So with all the knowledge gained from the first Exadata, HP brings a lot of knowledge to bear. Still I think the new SAP appliance will have a tough time competing with the Oracle product (now on Gen 2). SAP will likely integrate its expertise around in-memory architecture (NetWeaver Business Warehouse Accelerator) to market a “powerful calculation engine” for data modeling applications.

SAP Co-CEO  Bill McDermott told Informationweek’s Doug Henschen that SAP had briefed partners including IBM, HP, EMC and Cisco on its plans. Partners are eager to embrace the innovation, he said, and said they will find opportunities to build new products and services around the engine.

Granted that HP, IBM and EMC are interested in building an appliance to compete with the Exadata (with HP having a leg-up at this point in time), at this point IBM would be in the best position given that it has a strong database business, has a captive “mainframe” market, and the resources to spend on R&D. All this without necessarily working with SAP assuming that the German software giant will want to push its Sybase database as part of the bundle. HP may be more interested in this although it would hurt its relationship with Oracle big time (we’ve seen this with HP’s relationship with Cisco).

Speaking of which, a Cisco-EMC-SAP triumvirate may present the best opportunity to run against Oracle.

For the moment, Oracle has the upper hand, having created an opportunity with the Exadata and the rest of the industry is playing catch-up. Larry Ellison is having a ball.

SAP [7] agreed to buy Sybase [8] for US$5.8 billion further accelerating the software arms race that appears to have no end in sight. The acquistion is just a tad bit shy from the German software giant’s 2007 acquisition of Business Objects [9] for US$ 6.78 billion.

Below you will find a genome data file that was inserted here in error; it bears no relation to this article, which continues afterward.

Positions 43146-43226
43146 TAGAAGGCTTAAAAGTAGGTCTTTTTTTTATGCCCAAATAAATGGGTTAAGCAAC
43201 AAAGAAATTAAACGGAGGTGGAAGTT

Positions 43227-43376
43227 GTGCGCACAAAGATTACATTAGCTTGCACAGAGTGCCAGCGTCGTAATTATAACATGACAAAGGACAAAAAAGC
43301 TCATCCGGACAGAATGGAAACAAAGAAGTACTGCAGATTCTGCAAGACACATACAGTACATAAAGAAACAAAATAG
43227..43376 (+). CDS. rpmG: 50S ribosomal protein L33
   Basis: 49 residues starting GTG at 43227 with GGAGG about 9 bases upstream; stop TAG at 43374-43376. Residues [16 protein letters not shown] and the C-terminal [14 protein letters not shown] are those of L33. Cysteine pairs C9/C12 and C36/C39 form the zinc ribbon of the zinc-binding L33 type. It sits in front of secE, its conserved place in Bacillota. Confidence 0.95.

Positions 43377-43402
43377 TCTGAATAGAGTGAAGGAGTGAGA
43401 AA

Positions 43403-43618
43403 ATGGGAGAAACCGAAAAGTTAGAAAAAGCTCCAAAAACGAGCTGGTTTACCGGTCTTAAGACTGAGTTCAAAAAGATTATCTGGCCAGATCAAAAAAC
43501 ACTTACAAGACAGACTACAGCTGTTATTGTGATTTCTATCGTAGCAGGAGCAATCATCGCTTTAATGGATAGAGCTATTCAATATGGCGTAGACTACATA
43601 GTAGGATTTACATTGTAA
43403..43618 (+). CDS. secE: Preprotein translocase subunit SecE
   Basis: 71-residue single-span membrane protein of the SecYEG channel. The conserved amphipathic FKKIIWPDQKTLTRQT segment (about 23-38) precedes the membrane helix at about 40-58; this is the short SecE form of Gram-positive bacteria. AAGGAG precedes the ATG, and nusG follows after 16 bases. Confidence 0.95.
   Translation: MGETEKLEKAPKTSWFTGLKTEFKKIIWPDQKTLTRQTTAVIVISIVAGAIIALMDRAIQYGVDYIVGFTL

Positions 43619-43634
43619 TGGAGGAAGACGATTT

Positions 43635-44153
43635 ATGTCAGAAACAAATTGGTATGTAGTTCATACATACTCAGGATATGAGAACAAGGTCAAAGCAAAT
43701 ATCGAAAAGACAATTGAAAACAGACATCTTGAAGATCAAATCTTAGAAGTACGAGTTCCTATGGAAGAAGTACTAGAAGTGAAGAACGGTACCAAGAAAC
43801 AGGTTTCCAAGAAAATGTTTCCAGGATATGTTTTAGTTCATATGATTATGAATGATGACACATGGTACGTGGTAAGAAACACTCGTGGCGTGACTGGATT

The Sybase acquisition gives SAP two things: a database of its own, and a foothold into the mobile marketplace by way of Sybase 365.

For years SAP has been content on selling its ERP applications to interested Oracle [10] database customers. The co-opetition scenario benefited both companies as it allowed them to ride on each other’s brands to grow their business. Ray Wang, an analyst with Altimeter Group [11], estimates that SAP sells about US$1 billion of Oracle databases annually. With the Sybase acquisition expect that number to come down a bit in the long term as the German giant uses its size to sway customers away from Oracle.

But not everyone thinks SAP can dance their way around the Oracle strangledhold on customers. WSJ quoted Peter Goldmacher, an analyst with Cowen & Co [12]., said the deal seems to be a desperate move by SAP. “Their business is terrible,” he said. “They’ve been out-executed at every turn by Oracle.” Goldmacher said he believes SAP will have a hard time convincing customers to move from Oracle database software to Sybase offerings.

IBM [13] benefited on this as well but mostly through its systems business and middleware offering. But with Oracle beefing up its middleware stack and offering a single-box solution, IBM should start feeling the pinch from the Oracle Exadata offering. The selling point for many business executives is still faster, better and cheaper – all the elements you will find in the Oracle Exadata product brochure.

The Sybase365 [14] business should be an interesting new field for SAP as it is aimed squarely at the mobile market – an area many analysts agree should get very hot very fast, not only in the consumer space but in the enterprise arena as well.

IBM CEO Samuel Palmisano is quoted on Wall Street Journal as indicating software is the top priority [15] for Big Blue. Palmisano is aiming to have software account for about half of the company’s pre-tax profit by 2015. IBM has spent US$13 billion over a period of seven years acquiring a total of 57 software companies.